Erasmus and the Anabaptists

Steven Avery

Was Erasmus a Roman Catholic or was Erasmus an Anabaptist?

David Sorenson in Touch Not The Unclean Thing: The Text Issue and Separation, wrote a bit about the question of Erasmus and the Anabaptist movement. Rick Norris quotes only one snippet, since the goal is agitprop rather than actually helping to understand the 1500s.

Erasmus, King James, and His Translators (Part 1 of 3)

Erasmus and the Anabaptists

However, what is most amazing is that in Erasmus's later years, he came very close to becoming an Anabaptist. Though he never joined with them, his theology became somewhat parallel with theirs. Friesen shows that by 1530, his name had come to be associated with the Anabaptists whom the Catholics and many Protestants considered to be the arch-heretics of the sixteenth century. (8) One church historian, Walter Koehler, has gone so far as to assert that Erasmus "was the spiritual father of the Anabaptists" (22). Another historian, Leonhard von Muralt, credits Erasmus with having "prepared the way for Anabaptism and provided material for the construction of their teachings" (22). Friends of Erasmus thus warned him that he was moving dangerously close to an Anabaptist position (36).

Perhaps more than anything else, Erasmus began to advocate baptism by immersion after conversion. Though this was called an Anabaptist heresy by the Catholics and Protestants, it was simply Bible teaching. The third edition of his Greek New Testament of 1522 differed from the second only in its introductory notes. There, Erasmus advocated that Christian youth be taught biblical instruction first - before they were baptized. He even advocated re-baptism for those already sprinkled as infants (45). Moreover, he came to believe that baptism was to be by immersion. In his annotations (i.e., commentary or notes) on Matthew 28, Erasmus wrote, "After you have taught them these things, and they believe what you have taught them, have repented their previous lives, and are ready to embrace the doctrine of the gospel (in their life), then immerse them in water, in the name of the Father, the Son, and the Holy Ghost" (51, emphasis mine).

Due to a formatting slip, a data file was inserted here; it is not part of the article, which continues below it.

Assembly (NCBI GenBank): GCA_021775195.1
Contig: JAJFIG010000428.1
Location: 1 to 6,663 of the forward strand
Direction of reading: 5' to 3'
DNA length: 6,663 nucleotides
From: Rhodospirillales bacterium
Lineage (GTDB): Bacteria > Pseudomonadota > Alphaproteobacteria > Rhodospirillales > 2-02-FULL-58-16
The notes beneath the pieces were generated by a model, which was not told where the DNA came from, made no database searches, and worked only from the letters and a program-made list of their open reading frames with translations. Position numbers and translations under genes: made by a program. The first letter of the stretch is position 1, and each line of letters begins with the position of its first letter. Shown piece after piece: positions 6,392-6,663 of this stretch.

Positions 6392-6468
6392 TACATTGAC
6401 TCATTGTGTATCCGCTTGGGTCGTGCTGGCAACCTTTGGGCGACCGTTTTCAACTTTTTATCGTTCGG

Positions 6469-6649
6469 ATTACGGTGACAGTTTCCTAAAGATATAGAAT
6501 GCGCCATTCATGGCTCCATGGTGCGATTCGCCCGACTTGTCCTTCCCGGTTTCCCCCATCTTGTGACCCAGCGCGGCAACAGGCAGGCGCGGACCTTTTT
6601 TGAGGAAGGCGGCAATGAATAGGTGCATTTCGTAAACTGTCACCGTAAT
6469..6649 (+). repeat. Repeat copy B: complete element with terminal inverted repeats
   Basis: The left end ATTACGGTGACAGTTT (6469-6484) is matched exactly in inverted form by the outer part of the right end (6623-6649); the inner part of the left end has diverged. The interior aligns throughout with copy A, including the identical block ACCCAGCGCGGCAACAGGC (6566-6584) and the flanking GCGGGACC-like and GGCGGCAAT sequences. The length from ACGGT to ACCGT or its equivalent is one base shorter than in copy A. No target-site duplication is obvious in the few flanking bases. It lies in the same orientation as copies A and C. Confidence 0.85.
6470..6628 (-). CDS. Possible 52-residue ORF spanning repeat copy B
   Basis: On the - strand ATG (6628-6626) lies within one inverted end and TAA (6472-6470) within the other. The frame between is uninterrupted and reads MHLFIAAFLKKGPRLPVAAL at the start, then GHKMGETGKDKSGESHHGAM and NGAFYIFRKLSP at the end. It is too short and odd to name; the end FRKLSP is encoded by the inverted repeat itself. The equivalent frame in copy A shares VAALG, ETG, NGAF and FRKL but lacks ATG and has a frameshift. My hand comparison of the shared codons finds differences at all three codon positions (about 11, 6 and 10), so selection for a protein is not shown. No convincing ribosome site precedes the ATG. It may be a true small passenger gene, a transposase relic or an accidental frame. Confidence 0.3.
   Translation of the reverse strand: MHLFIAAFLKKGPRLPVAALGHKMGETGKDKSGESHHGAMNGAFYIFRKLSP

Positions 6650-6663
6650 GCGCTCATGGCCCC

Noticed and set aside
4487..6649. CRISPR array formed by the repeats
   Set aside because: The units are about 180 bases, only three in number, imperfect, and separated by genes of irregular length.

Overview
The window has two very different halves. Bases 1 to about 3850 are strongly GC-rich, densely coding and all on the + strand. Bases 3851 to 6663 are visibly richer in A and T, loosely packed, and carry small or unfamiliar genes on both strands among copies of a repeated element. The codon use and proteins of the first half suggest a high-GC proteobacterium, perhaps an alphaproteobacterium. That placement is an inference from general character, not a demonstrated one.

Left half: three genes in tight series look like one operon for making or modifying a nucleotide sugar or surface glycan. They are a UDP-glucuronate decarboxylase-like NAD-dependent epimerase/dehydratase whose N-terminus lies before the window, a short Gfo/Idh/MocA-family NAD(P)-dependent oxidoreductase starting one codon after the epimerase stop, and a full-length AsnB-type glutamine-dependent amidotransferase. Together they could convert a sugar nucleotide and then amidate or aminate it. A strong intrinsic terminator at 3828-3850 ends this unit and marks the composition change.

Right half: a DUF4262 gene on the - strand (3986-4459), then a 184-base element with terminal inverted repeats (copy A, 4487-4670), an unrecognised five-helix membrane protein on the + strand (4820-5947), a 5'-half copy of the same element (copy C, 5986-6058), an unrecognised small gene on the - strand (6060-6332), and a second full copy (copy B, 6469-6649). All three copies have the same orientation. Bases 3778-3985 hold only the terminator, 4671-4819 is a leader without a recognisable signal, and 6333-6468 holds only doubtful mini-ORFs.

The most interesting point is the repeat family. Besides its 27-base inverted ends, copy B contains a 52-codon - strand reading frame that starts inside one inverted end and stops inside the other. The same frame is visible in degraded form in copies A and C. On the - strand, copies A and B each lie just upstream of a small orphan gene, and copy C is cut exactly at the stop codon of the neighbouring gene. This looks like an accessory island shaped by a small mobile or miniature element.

That teaching concerning baptism is perilously close to, if not synonymous with, Fundamental Baptist theology. It certainly was Ana-baptist doctrine. Balthasar Hubmaier was an early Anabaptist leader. He essentially quoted Erasmus's statement above to establish his own point regarding baptism by immersion in his book of 1526 entitled Old and New Believers on Baptism. After having quoted the above-mentioned statement by Erasmus, Hubmaier noted, "Here Erasmus publicly points out that baptism was instituted by Christ for those instructed in the faith and not for young children" (53). In his annotations (i.e., commentary or notes) on Matt. 28:18-20, Erasmus also went on to write, "The Apostles are commanded that they teach first and baptize later."

(8) Abraham Friesen, Erasmus, the Anabaptists, and the Great Commission (Grand Rapids: Eerdmans Publishing Co., 1998), 21.

The notes for 36, 45, 51 and 53 apparently relate to the bibliography.

51 is in:
Menno Simons: Dutch Reformer Between Luther, Erasmus, and the Holy Spirit a Study in the Problem Areas of Menno Scholarship
Abraham Friesen

53 is in:
History and Renewal in the Anabaptist/Mennonite Tradition (1994)
Abraham Friesen

Planned: A few of the more helpful sources on Erasmus and the Anabaptists, and Valladolid.

Steven Avery
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